Please pray for my sweetie. I recognize that military wives all over the USA handle seperation after seperation for months on end ... I am amazed by them. Troy and I have never been apart for three weeks in 9 years of being together ... maybe if he was not so wonderful and sweet it would be easier. I guess I have a good problem on my hands..!?!
Tuesday, January 17, 2006
I am having a hard time sitting down and writing this, because my mind won't stop and compose a coherent thought. It's been like that all weekend. This weekend flew by, and we were blessed to spend time with some of our best friends and family.
Friday night I said goodbye to my friends at work, and kissed a paycheck goodbye also. I don't know which was harder. Just kidding, I'll definitely miss the paycheck. Ok, that was for my friends from work, who know that I will miss them and have appreciated working with them.
Saturday we had lunch and dinner with friends (fattening up before the arduous journey). Sunday's church service was bittersweet. I loved being able to play with my friends on the worship team one more time, and having another chance to be encouraged and commissioned for the work ahead. It was hard to say goodbye, though. Thank you to all of you who are supporting us and praying for us. It has made this journey easy so far. The hardest parts may still be ahead, but mountains have already been moved, so I know we can press on in faith.
I got to spend Sunday evening with my parents. We had a nice time catching up and having another meal (out to eat, of course). I'd better not get on a scale anytime soon. They are adjusting to the idea of the grandchildren being so far away, but glad that we'll still be in contact through modern technology.
By the end of Monday, I'd given up completely on any sense of order while packing my bags. But, it's done and I'm ready. I'm sure that I've forgotten things, and that I overpacked and probably have doubles and triples of things I might never need, but forgive me - I've never packed bags for moving to a third-world country before.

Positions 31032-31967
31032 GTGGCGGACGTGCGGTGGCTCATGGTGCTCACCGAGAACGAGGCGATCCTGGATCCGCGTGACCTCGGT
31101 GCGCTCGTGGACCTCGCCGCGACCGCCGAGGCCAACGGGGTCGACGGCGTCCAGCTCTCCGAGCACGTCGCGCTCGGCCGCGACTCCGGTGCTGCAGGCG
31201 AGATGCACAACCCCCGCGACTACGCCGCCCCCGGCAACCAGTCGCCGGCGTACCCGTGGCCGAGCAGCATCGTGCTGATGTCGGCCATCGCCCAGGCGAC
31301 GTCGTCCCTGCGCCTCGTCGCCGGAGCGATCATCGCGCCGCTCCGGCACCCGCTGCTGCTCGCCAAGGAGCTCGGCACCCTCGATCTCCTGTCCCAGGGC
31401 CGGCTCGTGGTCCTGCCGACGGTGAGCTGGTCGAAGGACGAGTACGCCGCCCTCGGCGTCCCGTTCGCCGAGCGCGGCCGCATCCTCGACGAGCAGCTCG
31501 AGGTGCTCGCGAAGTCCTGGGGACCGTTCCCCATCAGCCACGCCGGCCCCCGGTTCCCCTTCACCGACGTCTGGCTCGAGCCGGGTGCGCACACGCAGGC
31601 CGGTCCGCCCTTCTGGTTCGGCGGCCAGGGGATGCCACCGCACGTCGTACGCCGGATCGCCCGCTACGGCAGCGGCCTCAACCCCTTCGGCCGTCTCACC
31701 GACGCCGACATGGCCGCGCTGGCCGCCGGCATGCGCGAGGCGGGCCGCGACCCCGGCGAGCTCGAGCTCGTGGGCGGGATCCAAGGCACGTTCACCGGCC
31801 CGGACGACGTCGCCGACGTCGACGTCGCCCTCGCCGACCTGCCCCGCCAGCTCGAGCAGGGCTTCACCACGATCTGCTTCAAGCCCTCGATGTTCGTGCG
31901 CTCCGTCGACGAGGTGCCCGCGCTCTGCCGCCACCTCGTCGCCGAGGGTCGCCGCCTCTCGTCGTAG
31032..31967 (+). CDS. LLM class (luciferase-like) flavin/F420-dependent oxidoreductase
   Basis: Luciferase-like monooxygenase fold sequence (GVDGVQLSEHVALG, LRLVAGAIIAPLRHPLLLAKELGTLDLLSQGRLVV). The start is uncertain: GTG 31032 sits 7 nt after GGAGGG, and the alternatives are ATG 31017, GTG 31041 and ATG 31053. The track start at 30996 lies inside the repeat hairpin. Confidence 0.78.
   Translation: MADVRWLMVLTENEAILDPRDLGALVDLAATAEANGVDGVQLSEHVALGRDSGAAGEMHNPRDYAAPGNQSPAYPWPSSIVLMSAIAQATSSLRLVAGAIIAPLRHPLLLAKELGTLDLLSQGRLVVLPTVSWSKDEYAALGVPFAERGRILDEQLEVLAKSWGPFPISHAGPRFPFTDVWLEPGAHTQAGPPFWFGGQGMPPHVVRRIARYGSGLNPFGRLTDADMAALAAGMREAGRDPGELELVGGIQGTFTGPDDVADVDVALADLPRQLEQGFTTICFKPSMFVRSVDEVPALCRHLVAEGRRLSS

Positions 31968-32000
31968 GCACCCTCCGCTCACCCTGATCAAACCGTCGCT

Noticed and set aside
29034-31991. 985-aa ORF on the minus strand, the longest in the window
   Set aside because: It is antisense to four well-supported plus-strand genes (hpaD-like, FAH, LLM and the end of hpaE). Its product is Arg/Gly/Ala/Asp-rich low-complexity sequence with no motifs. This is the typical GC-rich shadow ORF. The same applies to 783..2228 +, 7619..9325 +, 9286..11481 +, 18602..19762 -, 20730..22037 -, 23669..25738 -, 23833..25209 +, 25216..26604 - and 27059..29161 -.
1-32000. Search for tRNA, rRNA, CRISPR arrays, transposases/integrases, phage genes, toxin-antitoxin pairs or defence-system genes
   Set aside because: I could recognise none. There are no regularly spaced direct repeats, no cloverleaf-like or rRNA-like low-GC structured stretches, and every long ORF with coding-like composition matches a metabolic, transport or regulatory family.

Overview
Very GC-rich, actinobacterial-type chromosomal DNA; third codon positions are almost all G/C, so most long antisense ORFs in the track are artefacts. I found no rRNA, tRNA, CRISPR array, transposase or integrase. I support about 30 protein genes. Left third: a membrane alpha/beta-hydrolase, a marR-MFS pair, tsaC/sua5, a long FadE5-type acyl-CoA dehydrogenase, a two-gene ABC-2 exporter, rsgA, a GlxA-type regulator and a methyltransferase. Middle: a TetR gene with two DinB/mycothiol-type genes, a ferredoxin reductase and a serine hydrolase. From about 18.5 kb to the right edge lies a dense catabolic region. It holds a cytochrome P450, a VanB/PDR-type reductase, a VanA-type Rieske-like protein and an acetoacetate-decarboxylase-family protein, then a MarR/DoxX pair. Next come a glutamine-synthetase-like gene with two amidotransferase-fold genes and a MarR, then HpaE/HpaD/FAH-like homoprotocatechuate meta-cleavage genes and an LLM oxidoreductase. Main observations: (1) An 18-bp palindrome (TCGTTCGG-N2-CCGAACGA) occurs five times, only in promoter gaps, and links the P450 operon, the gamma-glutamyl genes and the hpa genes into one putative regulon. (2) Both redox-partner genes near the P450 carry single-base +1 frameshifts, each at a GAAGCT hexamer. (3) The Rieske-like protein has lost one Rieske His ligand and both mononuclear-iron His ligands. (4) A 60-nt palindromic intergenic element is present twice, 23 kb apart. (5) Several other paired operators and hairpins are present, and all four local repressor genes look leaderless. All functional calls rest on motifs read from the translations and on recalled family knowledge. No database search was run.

I am looking forward to getting on the plane Wednesday, so that the preparations and worries can be behind me. I am dreading getting on the plane on Wednesday, because I will miss my family while we are apart. It has been wonderful to have a few extra days to spend together before I leave, and I pray that the time will pass quickly for them until we're back together. Please pray for them and for Tara's travel with the five kids, I wish I could take some of their luggage ahead with me to lighten her load.
I'm excited that the time is here, and don't feel any fear about it.
"You will keep in perfect peace him whose mind is steadfast, because he trusts in you."
"Ou menm, Bondye, w'ap ba yo kÃ¨ poze! Moun ki toujou kenbe pwomÃ¨s yo, wi, w'ap ba yo kÃ¨ poze, paske yo mete konfyans yo nan ou!"
PS- I had to look the Creole version up, I'm not exactly fluent yet.
Monday, January 16, 2006
Troy is on the phone ... and on the phone...and on the phone. So I may as well update you. Today we officially used up our last active brain cells. Troy determined that he needs a police report to bring to Haiti saying that he is not a criminal. (There is some irony there.) That police report is in our adoption paper work at a friends house in St.Paul. (Don't ask.) Then we realized we forgot to give the guitar to Troy's friend Jim, for safe keeping, even though we were with him for lunch and talked about the hand-off. (Troy's Taylor guitar is his baby, Jim is trusted.) Then Troy went to St.Cloud for one immunization because our regular Dr. did not have it. He goes tomorrow for the other two. Troy will not be getting Hepatitis A, B or Typhoid Fever. Nice. Nothing like waiting till the last minute though.
Then we registered with the State Dept and filled out our Agape mail application. (The way we will get mail in Haiti.) Then we called American Airlines to ask about weight restrictions on the luggage because it changes now and then. While we were chatting with the AA reservations lady she asked "So, you said you are going to Haiti? Let me pull up your reservations." She went on to tell us that Troy's one-way ticket to Haiti on Wednesday would not be honored without having either a visa OR a return (round-trip) ticket. That was news to us. (He has a visa, but it is not in his hands yet, it is in Haiti waiting for him.) It definitely felt like divine intervention. (Actually, I am sure it was.) Had Troy shown up at 5am on Wednesday, they would have turned him away or required him to buy a new ticket at a hefty price. Lifeline spent the afternoon fixing that situation and we are back on track for a Wednesday 6am departure.
Dad took us to dinner tonight, Troy's last time to Applebee's for a long while ... unless they discover a market for the "Neigborhood Bar and Grill" in Haiti. Seems unlikely.